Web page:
"I hope that more than a handful of you would like to buy me a beer afterwards," Staley jokes with the crowd at one point. It's early enough in the band's career that they even joke about their name: "Who the fuck is Alice?" Staley shouts at the audience as the band leaves the stage.

After such a long break, many were worried that radio programmers and fans would ask that same question. But if the early success of the new single and the in-store attendance is any indication, Alice may have another hit on their hands, which will only raise expectations yet again. "That's the whole setting-you-up-to-take-the-fall routine that they've done," says Cantrell. "That attitude permeates the business. For all musicians, if you don't keep cranking them out, they think you've dropped off the face of the planet. That's what happened in this disposable society."

To answer some of these questions, the members of Alice decided to interview themselves in the video portion of their EPK. Cantrell plays both interviewer (dressed in drag, doing a hilarious character called "Nona Ricebalm" (sic), and subject in this clever video. The fake investigative team goes out to unearth what the various members of Alice in Chains have been up to during their time off. They find Cantrell literally shoveling shit at a farm in Renton; Sean Kinney is getting prepared for his job as a circus clown; Inez admits to having ran his own hot dog stand (Rock Dogs); and Staley, well no explanation is given of his disappearance (there might not be much comedy in this subject). In his brief interview segment in the video, Staley is shown talking, but the words don't match up to his lip movement, with the effect being an intentionally created bad Japanese movie. But Layne does address what the songs are about in this brief sound bite: "The songs are about what things we were thinking when we wrote them down."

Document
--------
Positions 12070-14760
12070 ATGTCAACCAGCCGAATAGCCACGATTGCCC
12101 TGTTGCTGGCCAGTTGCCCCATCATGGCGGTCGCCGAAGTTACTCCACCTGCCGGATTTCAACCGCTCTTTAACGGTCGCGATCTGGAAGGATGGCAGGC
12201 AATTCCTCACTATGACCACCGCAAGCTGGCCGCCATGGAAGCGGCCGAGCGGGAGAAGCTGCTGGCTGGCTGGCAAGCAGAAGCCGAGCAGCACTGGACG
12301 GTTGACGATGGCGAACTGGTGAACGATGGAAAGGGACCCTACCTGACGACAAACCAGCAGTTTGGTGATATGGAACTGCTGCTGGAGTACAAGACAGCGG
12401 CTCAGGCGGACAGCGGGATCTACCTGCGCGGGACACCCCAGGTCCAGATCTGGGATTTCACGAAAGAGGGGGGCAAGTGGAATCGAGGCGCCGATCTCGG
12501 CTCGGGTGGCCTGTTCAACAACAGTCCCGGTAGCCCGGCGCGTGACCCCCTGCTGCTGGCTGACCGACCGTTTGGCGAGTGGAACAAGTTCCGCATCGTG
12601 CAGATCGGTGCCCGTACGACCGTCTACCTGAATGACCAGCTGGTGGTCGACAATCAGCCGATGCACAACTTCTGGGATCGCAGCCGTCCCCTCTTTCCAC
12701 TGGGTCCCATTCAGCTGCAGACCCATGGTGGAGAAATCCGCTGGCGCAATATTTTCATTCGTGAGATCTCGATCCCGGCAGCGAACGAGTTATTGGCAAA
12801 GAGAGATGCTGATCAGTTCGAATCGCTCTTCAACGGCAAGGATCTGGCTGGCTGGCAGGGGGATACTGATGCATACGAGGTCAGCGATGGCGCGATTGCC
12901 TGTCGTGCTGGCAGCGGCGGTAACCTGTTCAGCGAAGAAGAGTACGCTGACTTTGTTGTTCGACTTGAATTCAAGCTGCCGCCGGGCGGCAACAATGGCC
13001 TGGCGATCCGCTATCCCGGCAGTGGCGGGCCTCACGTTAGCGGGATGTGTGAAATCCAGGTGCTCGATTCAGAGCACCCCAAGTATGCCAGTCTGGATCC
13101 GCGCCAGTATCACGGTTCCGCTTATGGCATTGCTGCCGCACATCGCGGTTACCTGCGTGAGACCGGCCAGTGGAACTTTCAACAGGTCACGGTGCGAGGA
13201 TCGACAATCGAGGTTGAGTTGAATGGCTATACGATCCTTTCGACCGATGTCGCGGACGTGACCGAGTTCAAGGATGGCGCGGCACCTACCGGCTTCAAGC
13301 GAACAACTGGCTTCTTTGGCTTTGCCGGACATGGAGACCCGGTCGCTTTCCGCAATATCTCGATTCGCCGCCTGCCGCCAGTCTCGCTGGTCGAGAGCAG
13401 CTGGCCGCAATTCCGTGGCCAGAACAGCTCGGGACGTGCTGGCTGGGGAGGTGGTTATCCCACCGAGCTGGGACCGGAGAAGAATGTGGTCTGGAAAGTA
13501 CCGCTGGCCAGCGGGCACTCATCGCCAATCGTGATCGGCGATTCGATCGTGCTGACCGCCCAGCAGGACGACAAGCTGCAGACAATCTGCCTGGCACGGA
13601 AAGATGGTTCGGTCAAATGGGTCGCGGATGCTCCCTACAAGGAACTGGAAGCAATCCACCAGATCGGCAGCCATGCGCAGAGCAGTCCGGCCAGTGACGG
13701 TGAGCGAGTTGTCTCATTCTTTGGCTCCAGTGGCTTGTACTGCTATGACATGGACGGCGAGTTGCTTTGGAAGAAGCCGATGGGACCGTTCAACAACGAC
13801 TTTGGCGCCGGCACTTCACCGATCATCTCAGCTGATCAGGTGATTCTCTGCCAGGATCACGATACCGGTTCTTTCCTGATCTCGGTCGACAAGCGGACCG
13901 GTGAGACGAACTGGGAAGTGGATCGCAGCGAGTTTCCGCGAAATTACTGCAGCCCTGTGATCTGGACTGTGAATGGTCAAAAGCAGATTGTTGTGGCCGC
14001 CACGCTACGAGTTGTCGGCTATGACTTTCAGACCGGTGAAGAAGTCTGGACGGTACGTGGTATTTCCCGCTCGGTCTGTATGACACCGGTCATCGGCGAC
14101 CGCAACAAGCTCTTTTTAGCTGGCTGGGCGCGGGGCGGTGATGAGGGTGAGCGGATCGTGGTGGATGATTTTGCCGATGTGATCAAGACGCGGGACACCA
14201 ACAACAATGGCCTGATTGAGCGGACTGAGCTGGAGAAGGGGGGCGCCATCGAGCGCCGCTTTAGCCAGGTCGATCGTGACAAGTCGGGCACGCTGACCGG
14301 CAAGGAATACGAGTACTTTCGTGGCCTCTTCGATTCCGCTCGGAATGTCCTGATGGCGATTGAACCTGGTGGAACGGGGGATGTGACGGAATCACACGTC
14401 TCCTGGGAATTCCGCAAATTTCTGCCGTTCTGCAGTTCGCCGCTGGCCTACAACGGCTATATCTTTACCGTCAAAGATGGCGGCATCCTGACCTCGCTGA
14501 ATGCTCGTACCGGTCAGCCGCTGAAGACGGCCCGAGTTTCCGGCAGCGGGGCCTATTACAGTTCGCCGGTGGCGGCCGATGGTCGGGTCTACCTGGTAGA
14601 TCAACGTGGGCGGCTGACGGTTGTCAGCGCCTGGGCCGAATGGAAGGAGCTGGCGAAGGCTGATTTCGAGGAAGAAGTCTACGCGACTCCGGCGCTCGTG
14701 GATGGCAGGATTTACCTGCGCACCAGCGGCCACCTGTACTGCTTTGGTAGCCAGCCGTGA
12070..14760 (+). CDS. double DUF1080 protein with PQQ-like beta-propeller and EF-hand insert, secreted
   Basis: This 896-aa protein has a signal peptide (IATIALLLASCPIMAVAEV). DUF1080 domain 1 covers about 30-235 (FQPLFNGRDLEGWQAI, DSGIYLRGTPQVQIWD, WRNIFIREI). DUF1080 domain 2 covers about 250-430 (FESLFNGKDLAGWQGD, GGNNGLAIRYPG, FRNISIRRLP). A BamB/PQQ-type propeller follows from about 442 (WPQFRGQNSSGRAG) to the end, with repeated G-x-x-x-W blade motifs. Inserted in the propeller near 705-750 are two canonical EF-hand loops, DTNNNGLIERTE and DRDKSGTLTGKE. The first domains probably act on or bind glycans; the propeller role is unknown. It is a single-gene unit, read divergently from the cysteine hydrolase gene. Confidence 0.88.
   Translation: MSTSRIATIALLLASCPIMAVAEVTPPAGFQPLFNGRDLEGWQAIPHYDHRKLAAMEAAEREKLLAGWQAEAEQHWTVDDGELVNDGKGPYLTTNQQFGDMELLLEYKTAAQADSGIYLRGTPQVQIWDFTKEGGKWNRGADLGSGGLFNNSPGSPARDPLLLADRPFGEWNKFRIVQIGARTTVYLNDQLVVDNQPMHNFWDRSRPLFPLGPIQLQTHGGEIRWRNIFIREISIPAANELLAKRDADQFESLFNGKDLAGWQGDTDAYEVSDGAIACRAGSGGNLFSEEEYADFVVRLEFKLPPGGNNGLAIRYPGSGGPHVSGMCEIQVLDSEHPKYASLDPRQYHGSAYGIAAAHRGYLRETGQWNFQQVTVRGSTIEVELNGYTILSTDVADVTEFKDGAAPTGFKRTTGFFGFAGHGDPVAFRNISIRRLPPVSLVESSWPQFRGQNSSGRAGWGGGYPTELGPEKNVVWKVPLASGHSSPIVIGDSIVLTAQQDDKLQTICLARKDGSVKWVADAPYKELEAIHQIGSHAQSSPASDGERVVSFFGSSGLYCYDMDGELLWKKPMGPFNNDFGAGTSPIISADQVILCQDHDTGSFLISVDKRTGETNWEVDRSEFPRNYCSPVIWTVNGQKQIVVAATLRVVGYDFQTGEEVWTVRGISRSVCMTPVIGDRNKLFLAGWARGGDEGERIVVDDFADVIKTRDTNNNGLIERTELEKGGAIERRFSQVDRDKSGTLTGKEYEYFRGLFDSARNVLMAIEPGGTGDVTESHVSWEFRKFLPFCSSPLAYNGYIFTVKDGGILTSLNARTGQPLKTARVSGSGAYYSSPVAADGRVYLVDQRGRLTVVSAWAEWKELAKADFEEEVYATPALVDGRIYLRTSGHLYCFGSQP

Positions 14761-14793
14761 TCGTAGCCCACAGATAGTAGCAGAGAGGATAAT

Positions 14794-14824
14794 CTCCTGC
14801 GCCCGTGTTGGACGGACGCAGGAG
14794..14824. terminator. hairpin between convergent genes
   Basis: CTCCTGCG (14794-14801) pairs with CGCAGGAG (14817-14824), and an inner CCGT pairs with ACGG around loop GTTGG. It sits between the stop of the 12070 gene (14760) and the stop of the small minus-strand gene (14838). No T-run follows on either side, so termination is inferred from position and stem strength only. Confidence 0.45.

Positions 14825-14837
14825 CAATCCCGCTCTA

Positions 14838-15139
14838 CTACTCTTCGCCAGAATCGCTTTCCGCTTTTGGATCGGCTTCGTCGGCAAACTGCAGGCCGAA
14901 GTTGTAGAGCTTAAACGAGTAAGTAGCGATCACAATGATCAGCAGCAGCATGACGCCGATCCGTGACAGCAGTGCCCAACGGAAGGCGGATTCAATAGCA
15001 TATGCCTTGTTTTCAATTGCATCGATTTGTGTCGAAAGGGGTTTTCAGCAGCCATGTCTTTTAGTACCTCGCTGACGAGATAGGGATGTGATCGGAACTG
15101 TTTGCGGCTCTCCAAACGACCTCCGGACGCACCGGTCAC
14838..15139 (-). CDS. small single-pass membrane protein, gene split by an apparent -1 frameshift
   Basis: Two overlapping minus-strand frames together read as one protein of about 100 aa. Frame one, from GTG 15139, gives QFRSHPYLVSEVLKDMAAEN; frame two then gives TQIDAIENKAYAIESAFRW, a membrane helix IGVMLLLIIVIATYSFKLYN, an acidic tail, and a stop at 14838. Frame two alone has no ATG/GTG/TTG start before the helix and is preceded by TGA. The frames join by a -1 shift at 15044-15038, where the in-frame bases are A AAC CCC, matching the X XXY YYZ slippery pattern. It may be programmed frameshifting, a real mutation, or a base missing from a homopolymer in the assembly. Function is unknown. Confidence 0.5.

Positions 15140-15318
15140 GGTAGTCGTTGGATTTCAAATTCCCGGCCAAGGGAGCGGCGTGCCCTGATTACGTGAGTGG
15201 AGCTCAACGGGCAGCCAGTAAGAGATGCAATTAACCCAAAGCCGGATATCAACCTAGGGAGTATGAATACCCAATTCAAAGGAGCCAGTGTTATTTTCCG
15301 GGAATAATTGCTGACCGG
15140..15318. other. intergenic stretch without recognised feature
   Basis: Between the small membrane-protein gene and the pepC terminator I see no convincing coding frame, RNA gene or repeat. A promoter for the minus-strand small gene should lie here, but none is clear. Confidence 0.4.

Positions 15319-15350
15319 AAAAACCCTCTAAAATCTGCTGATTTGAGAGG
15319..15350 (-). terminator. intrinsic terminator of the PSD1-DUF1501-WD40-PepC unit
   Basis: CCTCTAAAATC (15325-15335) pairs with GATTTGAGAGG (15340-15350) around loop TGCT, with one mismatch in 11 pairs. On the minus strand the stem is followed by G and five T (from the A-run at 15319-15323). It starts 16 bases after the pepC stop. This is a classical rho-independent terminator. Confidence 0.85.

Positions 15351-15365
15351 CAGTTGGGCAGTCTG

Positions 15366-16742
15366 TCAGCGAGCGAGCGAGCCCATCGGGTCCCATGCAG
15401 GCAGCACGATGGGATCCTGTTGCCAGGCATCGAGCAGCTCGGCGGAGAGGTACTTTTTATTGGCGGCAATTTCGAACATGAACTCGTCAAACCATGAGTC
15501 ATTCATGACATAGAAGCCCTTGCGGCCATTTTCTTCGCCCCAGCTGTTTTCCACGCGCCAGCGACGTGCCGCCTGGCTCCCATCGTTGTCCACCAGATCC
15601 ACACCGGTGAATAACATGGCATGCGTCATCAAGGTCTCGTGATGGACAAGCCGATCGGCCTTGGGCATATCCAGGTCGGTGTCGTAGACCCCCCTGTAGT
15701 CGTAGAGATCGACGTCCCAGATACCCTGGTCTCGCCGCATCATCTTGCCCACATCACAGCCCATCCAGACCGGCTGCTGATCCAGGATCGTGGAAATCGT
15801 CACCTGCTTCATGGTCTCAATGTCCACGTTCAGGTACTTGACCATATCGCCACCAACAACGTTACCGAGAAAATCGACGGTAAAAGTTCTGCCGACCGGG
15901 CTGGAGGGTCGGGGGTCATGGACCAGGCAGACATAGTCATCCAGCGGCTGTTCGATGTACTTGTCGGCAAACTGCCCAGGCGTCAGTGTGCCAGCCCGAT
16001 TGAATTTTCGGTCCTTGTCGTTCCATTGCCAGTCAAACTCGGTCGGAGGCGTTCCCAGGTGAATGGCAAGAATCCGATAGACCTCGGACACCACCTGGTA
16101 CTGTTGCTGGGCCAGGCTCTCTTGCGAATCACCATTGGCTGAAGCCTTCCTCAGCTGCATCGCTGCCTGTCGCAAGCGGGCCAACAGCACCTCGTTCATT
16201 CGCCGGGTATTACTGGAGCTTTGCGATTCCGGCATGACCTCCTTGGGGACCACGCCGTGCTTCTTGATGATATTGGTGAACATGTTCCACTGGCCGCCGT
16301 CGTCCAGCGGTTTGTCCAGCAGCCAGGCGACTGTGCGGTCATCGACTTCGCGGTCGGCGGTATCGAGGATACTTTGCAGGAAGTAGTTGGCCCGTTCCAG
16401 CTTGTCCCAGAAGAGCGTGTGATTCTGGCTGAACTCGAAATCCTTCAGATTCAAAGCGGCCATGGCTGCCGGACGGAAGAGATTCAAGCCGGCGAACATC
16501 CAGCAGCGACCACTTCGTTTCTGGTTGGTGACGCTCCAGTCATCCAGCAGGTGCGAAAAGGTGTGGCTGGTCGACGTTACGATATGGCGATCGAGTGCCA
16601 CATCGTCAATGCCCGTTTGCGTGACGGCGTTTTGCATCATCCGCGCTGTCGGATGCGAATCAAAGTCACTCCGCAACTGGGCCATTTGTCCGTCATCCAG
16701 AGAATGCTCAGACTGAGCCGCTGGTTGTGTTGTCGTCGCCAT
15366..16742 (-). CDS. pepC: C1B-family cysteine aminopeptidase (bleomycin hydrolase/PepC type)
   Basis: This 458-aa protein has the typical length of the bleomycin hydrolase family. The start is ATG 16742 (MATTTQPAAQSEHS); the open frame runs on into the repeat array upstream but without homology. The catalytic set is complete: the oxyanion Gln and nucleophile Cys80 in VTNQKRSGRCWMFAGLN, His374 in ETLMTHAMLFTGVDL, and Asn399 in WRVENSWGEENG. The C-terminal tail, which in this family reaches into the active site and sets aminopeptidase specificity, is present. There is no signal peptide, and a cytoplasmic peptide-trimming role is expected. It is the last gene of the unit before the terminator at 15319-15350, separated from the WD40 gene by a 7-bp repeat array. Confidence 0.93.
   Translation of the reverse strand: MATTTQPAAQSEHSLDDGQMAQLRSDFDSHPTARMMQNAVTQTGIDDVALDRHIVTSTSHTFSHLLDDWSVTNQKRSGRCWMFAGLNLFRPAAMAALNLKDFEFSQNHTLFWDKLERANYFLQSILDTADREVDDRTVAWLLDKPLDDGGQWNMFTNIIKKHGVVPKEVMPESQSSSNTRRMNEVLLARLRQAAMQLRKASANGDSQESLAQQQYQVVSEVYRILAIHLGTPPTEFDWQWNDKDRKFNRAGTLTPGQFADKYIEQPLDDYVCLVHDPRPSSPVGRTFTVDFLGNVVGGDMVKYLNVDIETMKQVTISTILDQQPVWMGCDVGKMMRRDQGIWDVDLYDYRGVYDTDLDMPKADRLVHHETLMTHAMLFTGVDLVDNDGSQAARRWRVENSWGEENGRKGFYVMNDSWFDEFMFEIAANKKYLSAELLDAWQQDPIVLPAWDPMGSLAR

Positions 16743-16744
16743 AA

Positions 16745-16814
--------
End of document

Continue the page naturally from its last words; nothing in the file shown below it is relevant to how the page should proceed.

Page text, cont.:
Now that this has been answered, the biggest question fans still have is when the band might tour again. And the group's answer is standard to all comers, both in their press kit and in person: "We won't even be talking about touring until after the first of the year," Inez says.

Cantrell has the same answer, though he can't help but put a little more optimism in with it. "People didn't expect this record to come out either, so I wouldn't count anything out. We're relearning again."

Inez is quick to turn the answer in another direction: "If we even hint about a tour, they'll already have the thing booked."

This gets Cantrell off on the topic of the many shows the band canceled in the last few years. "We definitely missed some tours and gigging by our own hand, but there were a few other things that all we had done is express interest in, and the next thing you knew, there were commercials on TV," he says, "Just on rumor."

Even with that - and several other denials of any desire to tour - Inez and Cantrell betray their own leanings because they talk extensively about how much they love to play. The previous night's jam has only left them hungry for more, so after a bit of pool, Inez says he plans to go look up drummer Kinney and bring him out for a jam. When I ask them if they miss touring - something many bands get tired of - they talk about it like it was a long lost love. "The road is the payoff for all the work," Inez says. "I miss it big time. Even my dad, every time I call him, he says, 'Son, you coming on tour soon?'"

What goes unstated in our conversation, over a game of eight ball, is that it's damn hard to tour without all your members. Earlier, when we were discussing the many rumors about the band, Inez and Cantrell do give me their inside joke on the cover of the album. It's a picture of a dog with only three legs (the back cover is a picture of a man with three legs). Cantrell explains: "The album cover does have that missing member sort of deal. We didn't figure that out until after it was put together. Subconsciously, I guess we did. But it wasn't until after that we figured it out."